Last week I gave a presentation on the project I did at Rotterdam University in the past year. While making the slides I realized that out of the five areas where we created results in that project (we dubbed them the ‘Big Five‘: authenticity, co-creation CoP as workform, skills and knowledge generation), two are actually very much connected: authenticity and co-creation.
Authenticity in this project meant creating authentic learning experiences, making it as real as possible for the students involved. By using real time information, by solving actual existing problems, by doing exercises that reflect the actual level of complexity involved, by doing things as they are done in the professional fields you are training the students for. And by providing the books and other resources ‘merely’ as information objects while doing all that.
Co-creation in this project meant giving not only the teacher, but also her colleagues, as well as the students and possibly people working in the field they train for, active roles in creating the learning experience.
Think of having students ‘roleplay’, work in project teams together, having them explain things to other students, have professionals available for interviews/conversations, etc.
Authenticity and Co-creation are symbiotic
From all the different things the teachers in this project did in changing their teaching modules, one thing to me is clear as a pattern: you can’t have authenticity without co-creation, and you can’t do co-creation without increasing authenticity.
Let’s describe a few examples from the Rotterdam project to explain what I mean, even though this is going to make this posting the longest I’ve written 😉
Rimmert teaches a module on databases in the informatics department. Most of the students he taught (40-50 in total) already work as coders in IT next to their education. Instead of taking a book as the basis of his module, he decided to let the students create the course (co-creation) because he hoped it would then be closer to the problems they actually encounter in their work as well as address actual knowledge gaps they have (authenticity). Co-creation to get a more authentic learning experience.
So students created a list of topics they wanted to address in the course, and then divvied up those topics amongst themselves. In sub groups relevant info, knowledge, and example problems was gathered and then presented in class to the others. In a wiki all the used material was collected and bundled (for the participants of the next course to build on). Because there was no information or actual content to test the students knowledge reproduction on as exam, the exam consisted of doing an actual case in which all the material discussed needed to be applied. By choosing a co-creation approach Rimmert increased the authenticity of his course.
In the pub, and in discussion
Rimmert also teaches programming. One of his issues is that most of his programming examples and test questions are contrived and over-simplified because otherwise there is no quick way of judging how well the students are doing. His teaching lacked authenticity, and he wanted to address that. Together with his colleagues he created a programming infrastructure/platform that completely resembles the way code is developed and committed in real software development, with the added possibility of being able as a teacher to see what steps individual people working in the platform had taken, and how code was eventually created. It allowed him to give the students real complex coding problems to work on (authenticity), while creating insight for himself into the whole coding process of his students without difficulty (the main reason for using simplified problems before). For the students this meant working in teams which added a layer to the learning experience (authenticity): the different roles of team members, team processes (ticketing for instance, or committing code), and the different snags teams run into during code development. In this way students were instrumental in creating the learning experience for their team members, as well as for themselves (co-creation), and each needed to play his part for real. There was no way around this, because grading was done on not just the results of the work, but predominantly of the process of the work being done. By aiming for authenticity Rimmert ’caused’ a co-created learning experience.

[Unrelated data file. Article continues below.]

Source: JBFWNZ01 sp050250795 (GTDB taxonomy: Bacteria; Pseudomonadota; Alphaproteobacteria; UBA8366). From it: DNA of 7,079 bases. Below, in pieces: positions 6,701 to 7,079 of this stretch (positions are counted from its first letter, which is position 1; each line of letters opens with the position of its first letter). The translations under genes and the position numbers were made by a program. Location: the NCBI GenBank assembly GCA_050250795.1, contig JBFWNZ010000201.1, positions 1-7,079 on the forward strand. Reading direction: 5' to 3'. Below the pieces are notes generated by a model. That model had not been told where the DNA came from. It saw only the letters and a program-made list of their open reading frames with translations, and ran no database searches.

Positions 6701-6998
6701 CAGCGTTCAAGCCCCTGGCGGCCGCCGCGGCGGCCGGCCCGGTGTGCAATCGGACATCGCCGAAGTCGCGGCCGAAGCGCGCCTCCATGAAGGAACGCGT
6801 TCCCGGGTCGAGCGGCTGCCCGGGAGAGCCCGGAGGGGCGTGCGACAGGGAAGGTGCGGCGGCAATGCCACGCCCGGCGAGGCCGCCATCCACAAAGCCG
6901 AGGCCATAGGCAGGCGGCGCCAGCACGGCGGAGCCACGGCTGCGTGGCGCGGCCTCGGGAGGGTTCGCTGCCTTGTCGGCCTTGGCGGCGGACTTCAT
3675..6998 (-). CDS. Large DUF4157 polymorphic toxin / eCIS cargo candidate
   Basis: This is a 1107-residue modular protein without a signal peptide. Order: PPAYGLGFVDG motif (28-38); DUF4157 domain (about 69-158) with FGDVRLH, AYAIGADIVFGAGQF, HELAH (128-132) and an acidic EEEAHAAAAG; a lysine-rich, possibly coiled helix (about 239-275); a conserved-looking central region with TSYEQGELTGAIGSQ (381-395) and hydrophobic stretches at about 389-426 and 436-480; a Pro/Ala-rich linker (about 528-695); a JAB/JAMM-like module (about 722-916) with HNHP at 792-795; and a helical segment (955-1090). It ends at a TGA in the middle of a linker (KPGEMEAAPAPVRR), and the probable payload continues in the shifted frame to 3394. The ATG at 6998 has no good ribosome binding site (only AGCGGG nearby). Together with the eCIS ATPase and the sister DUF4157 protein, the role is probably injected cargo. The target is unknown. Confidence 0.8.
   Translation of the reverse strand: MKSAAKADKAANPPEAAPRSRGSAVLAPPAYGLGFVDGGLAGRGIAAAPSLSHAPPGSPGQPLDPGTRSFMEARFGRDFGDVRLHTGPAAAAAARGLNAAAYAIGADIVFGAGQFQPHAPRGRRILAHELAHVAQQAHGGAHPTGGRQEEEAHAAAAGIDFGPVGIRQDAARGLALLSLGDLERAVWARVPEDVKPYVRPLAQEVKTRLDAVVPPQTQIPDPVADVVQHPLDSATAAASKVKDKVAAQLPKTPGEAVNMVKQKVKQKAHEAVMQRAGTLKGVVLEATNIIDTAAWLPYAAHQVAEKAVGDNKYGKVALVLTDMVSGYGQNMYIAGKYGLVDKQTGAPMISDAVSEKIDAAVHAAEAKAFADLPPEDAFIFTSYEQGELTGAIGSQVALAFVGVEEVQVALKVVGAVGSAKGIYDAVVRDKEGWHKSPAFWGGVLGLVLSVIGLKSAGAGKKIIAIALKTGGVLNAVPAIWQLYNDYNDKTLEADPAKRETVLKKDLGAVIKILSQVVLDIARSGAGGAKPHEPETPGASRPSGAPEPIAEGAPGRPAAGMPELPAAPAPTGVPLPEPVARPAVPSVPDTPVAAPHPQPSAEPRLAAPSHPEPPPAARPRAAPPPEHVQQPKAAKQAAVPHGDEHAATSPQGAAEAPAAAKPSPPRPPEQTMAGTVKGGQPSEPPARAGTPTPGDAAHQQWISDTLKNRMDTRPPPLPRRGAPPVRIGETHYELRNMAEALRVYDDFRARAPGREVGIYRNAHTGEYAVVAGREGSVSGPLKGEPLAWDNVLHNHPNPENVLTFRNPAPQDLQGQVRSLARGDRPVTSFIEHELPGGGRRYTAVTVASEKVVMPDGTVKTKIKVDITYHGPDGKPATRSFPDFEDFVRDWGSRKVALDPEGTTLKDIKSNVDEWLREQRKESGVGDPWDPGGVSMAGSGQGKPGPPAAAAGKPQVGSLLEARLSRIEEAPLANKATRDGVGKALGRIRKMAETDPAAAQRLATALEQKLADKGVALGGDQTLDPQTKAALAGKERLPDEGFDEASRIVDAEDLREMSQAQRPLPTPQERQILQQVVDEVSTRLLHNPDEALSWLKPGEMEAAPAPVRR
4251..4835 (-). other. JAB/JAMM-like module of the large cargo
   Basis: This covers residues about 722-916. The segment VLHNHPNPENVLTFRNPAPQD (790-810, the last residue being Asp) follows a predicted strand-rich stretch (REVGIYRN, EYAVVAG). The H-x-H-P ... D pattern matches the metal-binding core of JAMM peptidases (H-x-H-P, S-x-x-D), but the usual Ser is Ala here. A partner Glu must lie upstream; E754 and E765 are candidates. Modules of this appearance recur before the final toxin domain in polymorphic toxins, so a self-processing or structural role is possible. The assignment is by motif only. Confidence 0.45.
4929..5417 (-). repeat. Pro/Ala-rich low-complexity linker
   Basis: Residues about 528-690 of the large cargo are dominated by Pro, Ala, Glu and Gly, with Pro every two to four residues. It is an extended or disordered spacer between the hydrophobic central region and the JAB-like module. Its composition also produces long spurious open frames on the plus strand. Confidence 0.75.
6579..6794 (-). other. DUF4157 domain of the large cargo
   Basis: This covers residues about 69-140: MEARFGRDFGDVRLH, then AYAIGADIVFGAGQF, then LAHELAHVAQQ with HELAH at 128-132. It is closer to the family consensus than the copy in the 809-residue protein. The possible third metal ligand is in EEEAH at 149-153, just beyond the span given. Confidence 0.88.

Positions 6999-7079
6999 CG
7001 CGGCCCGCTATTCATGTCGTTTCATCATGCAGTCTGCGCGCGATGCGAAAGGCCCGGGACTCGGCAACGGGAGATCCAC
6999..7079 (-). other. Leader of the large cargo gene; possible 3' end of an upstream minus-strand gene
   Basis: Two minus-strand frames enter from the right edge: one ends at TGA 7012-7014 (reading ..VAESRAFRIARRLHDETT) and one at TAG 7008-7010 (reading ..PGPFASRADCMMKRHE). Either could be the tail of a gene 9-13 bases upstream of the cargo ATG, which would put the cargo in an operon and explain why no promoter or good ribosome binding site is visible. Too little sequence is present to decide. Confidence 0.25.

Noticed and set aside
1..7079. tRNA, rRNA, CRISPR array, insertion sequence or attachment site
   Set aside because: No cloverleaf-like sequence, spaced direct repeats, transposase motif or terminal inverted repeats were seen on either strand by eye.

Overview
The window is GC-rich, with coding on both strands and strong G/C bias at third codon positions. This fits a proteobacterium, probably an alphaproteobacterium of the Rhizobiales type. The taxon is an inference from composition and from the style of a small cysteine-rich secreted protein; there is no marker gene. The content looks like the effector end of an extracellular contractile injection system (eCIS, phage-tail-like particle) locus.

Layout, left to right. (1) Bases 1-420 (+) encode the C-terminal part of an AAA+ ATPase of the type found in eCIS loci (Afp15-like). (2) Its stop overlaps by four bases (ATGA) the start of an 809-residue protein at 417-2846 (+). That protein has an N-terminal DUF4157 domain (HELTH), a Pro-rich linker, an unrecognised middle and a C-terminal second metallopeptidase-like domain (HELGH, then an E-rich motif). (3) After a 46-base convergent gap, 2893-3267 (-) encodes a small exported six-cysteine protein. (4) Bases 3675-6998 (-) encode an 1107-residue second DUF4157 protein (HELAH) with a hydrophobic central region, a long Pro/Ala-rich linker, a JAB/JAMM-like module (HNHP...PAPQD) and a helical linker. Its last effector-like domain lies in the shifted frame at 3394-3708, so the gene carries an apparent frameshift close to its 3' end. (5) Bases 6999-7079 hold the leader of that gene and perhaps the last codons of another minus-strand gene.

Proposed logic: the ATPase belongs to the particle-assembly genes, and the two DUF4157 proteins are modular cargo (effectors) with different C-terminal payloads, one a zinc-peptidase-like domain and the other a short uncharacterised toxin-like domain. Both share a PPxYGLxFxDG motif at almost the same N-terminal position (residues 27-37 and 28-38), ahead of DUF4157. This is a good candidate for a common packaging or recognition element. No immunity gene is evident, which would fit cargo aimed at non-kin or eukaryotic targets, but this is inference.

City walks and Interviewing professionals
Jet teaches social pedagogy and orthopedagogy. Professionals in the field operate in disadvantaged neighbourhoods with lots of social problems. She found her first year students often had very unclear or unrealistic views of their chosen field of profession and wanted to address that by increasing the authenticity of the learning experience. Since years Jet organized city walks, where she would visit a neighborhood with her class, to point out the type of situations and contexts her students would be working in, and helping them to ‘read’ the social signs in these neighborhoods. She would take each of 7 classes on one such walk, usually picking one neighborhood. This time she asked her students to go out on their own in small groups with digital camera’s to take photos of things they thought relevant. The students would annotate these photos (‘why are they relevant?’) and share them on-line. By sending different groups out to different neighborhoods, Jet was now able to have the students cover most of the city of Rotterdam, broadening their scope of the city. Students not only shared photos with their class mates, but also with the 6 other classes. In parallel she had her students visit organizations they would typically end up working for and also video interview professionals there. This brought students into contact with their possible working environment, and have them ask questions to professionals in the field. The resulting videos were again shared with all students, resulting in a complete overview of possible working environments and professions for these students. Submerging the students into city neighborhoods and relevant organizations made the experience more authentic. Sharing the wealth of impressions between all students to reflect upon meant co-creating the experience. Another co-creation aspect was Jet asking the students beforehand what topics they would like to see addressed, what questions they had about their chosen field of profession. This to guide the students into looking at neighborhoods and organizations. Feedback of students was very good, to give one example: “When I started this year I had no clear picture of what this study was about. In a short time I now know so much more. Unbelievable really what we learned in just a few weeks.”